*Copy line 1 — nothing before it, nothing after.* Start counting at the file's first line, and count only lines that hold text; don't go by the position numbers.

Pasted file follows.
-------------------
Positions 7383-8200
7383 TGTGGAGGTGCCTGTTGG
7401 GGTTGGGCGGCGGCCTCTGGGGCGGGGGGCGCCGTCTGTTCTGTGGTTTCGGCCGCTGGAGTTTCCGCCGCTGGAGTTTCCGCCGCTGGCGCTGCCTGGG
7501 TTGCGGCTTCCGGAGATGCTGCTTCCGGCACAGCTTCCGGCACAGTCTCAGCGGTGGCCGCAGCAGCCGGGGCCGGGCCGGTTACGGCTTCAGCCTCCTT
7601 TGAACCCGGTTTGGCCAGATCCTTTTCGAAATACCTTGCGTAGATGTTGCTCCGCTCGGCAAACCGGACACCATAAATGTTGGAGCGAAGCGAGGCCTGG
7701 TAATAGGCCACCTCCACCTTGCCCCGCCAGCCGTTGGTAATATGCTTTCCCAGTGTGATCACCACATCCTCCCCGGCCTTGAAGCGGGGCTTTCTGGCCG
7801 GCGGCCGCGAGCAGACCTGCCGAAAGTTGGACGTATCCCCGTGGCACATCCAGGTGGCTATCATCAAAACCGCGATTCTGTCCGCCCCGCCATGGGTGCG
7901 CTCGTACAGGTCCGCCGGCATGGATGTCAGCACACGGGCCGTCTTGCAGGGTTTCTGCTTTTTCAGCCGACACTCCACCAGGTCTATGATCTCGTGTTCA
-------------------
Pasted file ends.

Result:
Positions 7383-8200